The June Job Openings and Labor Turnover Survey (JOLTS) data released this morning by the Bureau of Labor Statistics (BLS) show that five years after the official start of the recovery in June 2009, the labor market remains lukewarm.
In a testament to how flat the numbers were, the BLS news release about the data used the phrase “little changed” 20 times. The good news is that what little change there was was in the right direction, with job openings up by 94,000, hires up by 92,000, and quits up by 47,000. The JOLTS data show a labor market that is improving at a modest, steady pace, but not accelerating.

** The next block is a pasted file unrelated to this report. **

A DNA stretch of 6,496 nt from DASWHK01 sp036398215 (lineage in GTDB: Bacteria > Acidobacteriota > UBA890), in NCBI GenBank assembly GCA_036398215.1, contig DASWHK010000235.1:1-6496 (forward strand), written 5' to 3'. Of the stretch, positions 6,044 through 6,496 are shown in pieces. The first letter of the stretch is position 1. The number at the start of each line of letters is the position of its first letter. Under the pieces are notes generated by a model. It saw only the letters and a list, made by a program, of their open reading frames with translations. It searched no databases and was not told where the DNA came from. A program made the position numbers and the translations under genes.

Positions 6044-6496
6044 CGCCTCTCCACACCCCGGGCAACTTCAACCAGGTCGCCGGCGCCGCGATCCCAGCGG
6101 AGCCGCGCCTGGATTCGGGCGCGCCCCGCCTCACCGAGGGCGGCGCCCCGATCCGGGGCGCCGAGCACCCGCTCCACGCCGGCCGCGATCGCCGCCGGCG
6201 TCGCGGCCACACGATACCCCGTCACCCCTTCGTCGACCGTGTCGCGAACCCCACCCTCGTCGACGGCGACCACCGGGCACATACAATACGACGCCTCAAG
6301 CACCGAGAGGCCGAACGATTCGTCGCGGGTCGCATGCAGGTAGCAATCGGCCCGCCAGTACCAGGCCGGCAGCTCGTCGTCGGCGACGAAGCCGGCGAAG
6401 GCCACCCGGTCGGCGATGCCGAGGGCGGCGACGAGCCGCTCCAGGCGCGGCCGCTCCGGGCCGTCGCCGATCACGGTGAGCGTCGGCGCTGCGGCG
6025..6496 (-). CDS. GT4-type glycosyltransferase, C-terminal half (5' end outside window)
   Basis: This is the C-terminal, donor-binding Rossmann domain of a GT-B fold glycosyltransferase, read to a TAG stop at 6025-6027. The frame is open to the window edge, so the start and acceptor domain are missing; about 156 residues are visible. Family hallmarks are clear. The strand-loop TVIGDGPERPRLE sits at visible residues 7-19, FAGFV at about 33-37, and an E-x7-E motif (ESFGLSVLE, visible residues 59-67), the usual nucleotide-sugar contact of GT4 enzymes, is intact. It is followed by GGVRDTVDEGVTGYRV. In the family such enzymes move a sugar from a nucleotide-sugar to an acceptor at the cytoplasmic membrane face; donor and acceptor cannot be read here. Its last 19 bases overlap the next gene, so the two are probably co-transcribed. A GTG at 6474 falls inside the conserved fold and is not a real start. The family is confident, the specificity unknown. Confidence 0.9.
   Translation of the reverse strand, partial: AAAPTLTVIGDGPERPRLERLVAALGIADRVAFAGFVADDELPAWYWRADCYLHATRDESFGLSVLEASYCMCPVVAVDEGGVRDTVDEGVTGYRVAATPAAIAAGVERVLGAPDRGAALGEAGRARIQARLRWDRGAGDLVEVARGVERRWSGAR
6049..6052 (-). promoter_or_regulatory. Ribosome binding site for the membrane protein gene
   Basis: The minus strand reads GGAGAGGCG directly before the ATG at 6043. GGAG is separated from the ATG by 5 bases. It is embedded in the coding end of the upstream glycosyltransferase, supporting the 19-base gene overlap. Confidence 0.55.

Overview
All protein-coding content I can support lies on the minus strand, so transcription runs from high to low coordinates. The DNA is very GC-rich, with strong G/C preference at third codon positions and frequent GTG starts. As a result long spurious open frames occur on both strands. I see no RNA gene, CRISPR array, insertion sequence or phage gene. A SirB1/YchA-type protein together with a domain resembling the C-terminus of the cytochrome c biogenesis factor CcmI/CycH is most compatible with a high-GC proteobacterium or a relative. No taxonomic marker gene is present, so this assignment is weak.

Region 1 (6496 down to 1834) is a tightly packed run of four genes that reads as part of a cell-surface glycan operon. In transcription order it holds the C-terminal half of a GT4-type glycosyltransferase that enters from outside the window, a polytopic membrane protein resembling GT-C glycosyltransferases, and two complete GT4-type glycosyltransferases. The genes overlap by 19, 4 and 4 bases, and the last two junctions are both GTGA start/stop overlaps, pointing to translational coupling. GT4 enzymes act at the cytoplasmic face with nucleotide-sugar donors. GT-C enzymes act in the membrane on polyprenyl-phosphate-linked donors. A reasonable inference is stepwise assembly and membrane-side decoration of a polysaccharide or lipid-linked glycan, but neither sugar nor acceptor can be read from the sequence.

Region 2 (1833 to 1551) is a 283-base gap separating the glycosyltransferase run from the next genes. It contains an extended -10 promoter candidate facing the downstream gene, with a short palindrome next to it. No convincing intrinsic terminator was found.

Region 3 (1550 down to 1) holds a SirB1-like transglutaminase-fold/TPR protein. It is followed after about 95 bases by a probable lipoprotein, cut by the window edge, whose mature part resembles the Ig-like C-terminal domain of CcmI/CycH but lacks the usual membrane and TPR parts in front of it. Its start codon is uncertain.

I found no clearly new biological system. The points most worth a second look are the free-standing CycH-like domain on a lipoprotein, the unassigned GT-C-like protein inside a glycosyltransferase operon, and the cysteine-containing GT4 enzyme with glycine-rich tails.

In her analysis, EPI economist Heidi Shierholz notes that hiring, while generally improving, is the one side of the equation that has yet to come close to a full recovery. The hires rate ticked up a tenth of a percent in June to reverse the small drop it experienced in May, but it remains well below its pre-recession level. “For a full recovery in the labor market to occur, hiring needs to pick up,” said Shierholz.